Islam: Governing Under Sharia


by Sharon Otterman

1. How have various Muslim countries applied sharia?
2. What is sharia?
3. Does sharia apply only to religious matters?
4. Is there only one interpretation of sharia?
5. What are the five schools?
6. How do the rules of each school differ?
7. Do observant Muslims have to adhere to tenets of one of the five schools?
8. Do traditional sharia laws continue to apply in modern countries?
9. How does sharia become part of the law of modern Islamic states?
10. How is sharia applied to banking and finance laws?
11. How does sharia influence modern criminal law?
12. For which crimes does the Quran mandate specific punishments?
13. Where are these laws applied?
14. What happens in the case of apostasy?
15. How is Islamic personal law implemented today?
16. What are the traditional sharia laws governing personal status issues?
17. Are non-Muslims bound by personal status sharia courts?

1. How have various Muslim countries applied sharia?

Sharia, or Islamic law, influences the legal code in most Islamic countries, but the extent of its impact varies widely. Avowedly secular Turkey is at one extreme. It doesn’t base its laws on the Quran, and some government-imposed rules–such as a ban on women’s veils–are contrary to practices often understood as Islamic. At the devout end of the spectrum are the Islamic Republic of Iran, where mullahs are the ultimate authority, and Saudi Arabia, a monarchy where the Quran is considered the constitution. In 1959, Iraq modified its sharia-based family law system and became one of the Middle East’s least religious states. Whether sharia should be more strictly applied in post-Saddam Hussein Iraq is one of the most divisive issues facing the transitional government.

2. What is sharia?

Literally, it means “path,” or “path to water,” says Clark Lombardi, an expert on Islamic law at the University of Washington’s School of Law. In its religious sense, it means God’s law’the body of commands that, if followed, will provide the path to salvation. According to Islamic teaching, sharia is revealed in divine signs that must be interpreted by humans. The law is derived from four main sources:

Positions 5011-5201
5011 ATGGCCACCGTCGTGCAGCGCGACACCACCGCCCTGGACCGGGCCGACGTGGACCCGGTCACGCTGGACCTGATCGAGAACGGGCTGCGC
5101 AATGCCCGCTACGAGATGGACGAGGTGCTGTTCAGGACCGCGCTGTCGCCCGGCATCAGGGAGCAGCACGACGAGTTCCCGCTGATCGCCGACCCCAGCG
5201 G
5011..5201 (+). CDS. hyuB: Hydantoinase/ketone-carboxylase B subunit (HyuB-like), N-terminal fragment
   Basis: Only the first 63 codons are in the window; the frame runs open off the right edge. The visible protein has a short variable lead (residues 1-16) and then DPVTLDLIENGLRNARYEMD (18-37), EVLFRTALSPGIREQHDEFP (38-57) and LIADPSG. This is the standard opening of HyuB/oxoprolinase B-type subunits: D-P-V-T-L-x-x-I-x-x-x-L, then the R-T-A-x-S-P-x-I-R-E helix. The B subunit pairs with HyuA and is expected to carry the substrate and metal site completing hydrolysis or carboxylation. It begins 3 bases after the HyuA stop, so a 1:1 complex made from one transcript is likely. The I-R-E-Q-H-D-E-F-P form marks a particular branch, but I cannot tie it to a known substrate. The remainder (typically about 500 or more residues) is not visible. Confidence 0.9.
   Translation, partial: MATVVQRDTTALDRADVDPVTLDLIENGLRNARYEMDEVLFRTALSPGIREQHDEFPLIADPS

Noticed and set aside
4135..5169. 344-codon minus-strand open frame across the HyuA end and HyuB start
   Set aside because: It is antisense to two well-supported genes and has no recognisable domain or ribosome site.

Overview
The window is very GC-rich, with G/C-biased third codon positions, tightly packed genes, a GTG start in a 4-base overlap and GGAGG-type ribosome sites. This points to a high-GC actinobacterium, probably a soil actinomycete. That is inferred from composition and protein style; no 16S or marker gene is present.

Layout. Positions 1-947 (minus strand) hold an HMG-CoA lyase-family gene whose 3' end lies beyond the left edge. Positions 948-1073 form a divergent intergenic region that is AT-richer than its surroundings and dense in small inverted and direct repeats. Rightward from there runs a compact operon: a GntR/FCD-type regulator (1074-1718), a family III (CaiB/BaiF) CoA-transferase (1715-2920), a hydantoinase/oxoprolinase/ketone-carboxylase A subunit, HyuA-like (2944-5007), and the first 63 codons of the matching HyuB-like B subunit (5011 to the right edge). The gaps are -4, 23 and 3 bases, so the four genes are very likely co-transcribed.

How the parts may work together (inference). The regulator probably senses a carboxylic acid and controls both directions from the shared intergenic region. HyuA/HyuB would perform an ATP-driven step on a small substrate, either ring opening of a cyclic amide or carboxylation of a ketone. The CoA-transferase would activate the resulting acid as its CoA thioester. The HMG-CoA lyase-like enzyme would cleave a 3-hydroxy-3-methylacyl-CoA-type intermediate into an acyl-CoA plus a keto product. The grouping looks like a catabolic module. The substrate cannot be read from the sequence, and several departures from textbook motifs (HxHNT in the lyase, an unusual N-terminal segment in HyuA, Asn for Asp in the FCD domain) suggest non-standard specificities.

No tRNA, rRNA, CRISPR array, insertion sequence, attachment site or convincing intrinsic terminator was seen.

the Quran, Islam’s holy book, considered the literal word of God; the hadith, or record of the actions and sayings of the Prophet Mohammed, whose life is to be emulated; ijma, the consensus of Islamic scholars; and qiyas, a kind of reasoning that uses analogies to apply precedents established by the holy texts to problems not covered by them, for example, a ban on narcotics based on the Quranic injunction against wine-drinking.

3. Does sharia apply only to religious matters?

No. Sharia governs all aspects of life, from relations between men and women to ethics in business and banking. Some aspects of sharia have become part of modern legal codes and are enforced by national judicial systems, while others are a matter of personal conscience. Entirely secular law is not an option under a classical interpretation of Islam, experts say. “In Islam, there is no separation between the secular and the sacred. The law is suffused with religion,” says David Powers, a professor of Islamic law and history at Cornell University.

4. Is there only one interpretation of sharia?

No. Five major schools of sharia developed after the death of the Prophet Mohammed and during the Middle Ages–four in the Sunni tradition and one in the Shiite tradition. A school consists of a guild, or group of scholars, that developed specific interpretations of Islamic law; over the centuries, its precedents became legally binding. Muslims in different geographical regions favored different sharia schools, a practice that continues to this day.

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